Parkinson's disease (PD) is the second-most-common neurodegenerative disorder after Alzheimer's disease;1,2 yet there is insufficient research on non-motor symptoms of PD, such as depression and anxiety. Depression, a comorbidity in PD, is commonly associated with cognitive impairment and may precede motor symptoms; it is a prevalent condition in newly diagnosed patients with PD.3 The prevalence of PD in industrialized countries ranges from 0.3% of the general population and 1% in persons over 60.4 In the European study conducted by De Rijk et al.,5 the rates ranged from 100-200 per 100,000 inhabitants with an annual incidence of 13 cases per 100,000 inhabitants reported. The prevalence of PD in Peru is unknown, but according to the Bureau of Statistics and Informatics of the National Institute of Neurological Sciences (INCN),6 there were 670 PD cases notified in 2013, representing the ninth leading cause of morbidity in outpatient visits and 2.6% of medical visits conducted.

Recent studies indicate that depression is a manifestation that precedes the motor symptoms exhibited in PD. Epidemiological studies have shown that depression in PD is greatest in patients who suffer from other neurological disorders,6 it increases executive dysfunction,7 is associated with chronic pain8 and loss of pleasure.9 Depression in PD is also associated with more severe cognitive and functional alterations, as well as more rapid disease progression, decreased quality of life,10 increased morbidity and mortality, increased hospitalization,11 and creates a burden for caregivers.12 It is estimated that around half of these patients do not receive treatment for depression.13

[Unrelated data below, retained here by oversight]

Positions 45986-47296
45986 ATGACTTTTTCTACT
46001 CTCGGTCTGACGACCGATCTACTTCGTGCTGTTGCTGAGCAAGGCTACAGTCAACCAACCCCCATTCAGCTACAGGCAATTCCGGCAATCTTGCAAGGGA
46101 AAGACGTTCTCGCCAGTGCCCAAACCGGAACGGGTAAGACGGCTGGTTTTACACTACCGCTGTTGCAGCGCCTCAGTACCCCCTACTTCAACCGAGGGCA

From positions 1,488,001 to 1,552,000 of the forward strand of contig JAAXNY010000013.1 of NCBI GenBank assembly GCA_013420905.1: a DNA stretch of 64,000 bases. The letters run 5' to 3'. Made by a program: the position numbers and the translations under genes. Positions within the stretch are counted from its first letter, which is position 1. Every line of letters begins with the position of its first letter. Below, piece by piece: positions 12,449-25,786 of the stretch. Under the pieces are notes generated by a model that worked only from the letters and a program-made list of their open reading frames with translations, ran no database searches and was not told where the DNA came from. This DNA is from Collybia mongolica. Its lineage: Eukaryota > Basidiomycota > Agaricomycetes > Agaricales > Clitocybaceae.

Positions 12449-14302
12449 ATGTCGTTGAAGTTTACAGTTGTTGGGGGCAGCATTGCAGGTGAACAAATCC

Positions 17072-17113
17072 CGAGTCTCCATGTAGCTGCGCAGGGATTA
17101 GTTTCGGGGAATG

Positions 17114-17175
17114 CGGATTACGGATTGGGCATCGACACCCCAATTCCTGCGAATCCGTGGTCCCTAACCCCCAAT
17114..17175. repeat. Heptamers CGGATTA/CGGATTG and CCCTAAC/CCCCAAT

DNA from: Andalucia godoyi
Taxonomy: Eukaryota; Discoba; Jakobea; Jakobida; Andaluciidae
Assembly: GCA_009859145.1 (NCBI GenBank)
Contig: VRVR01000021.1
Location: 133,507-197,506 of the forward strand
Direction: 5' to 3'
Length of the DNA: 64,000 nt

There are currently 9 screening scales to assess depression, of these, the Hamilton Depression Rating Scale (HAM-D) is one of the most widely used.13 However, there is a greater tendency for research studies to use Beck's Depression Inventory (BDI) within the PD patient population as it has demonstrated higher rates of reliability in comparison to other scales.14-16

Depression and PD share several pathophysiological aspects. In patients with PD, the progressive loss of striatal dopaminergic innervation damages the cortical limbic regions,17 while depression may be due to damage of the locus coeruleus complex and the interruption of the serotonergic afferent pathways as observed from stage 2 of PD. Another overlapping symptom between both illnesses is the decreased serotonergic activity found in the cerebrospinal fluid and brains of patients with PD. Therefore, the most accepted hypothesis for the development of depression in PD are alterations in the dopaminergic and serotonergic pathways,17 as evidenced by neuroimaging studies showing loss of brain tissue in the cortical-limbic network.

The frequency of depression in PD varies across studies according to the population evaluated and diagnostic instruments used. The reported frequencies vary widely from 2.7% to more than 90%.18

Some studies have found various factors associated with depression in PD, including cognitive impairment,3,19 bradykinesia,20 primarily affecting the dominant side,21 longer duration of PD,19 and rapid progression of symptoms. With regard to other factors associated with depression in PD, such as age, gender, disease duration, clinical presentations, and antiparkinsonian agents, reports are conflicting.19

The main objective of this study was to determine the factors associated with symptoms of depression in patients with PD in neurological centers of Peru. Secondary objectives were to determine the frequency of depression in patients with PD and describe epidemiological, clinical and pharmacological features of PD patients exhibiting symptoms of depression.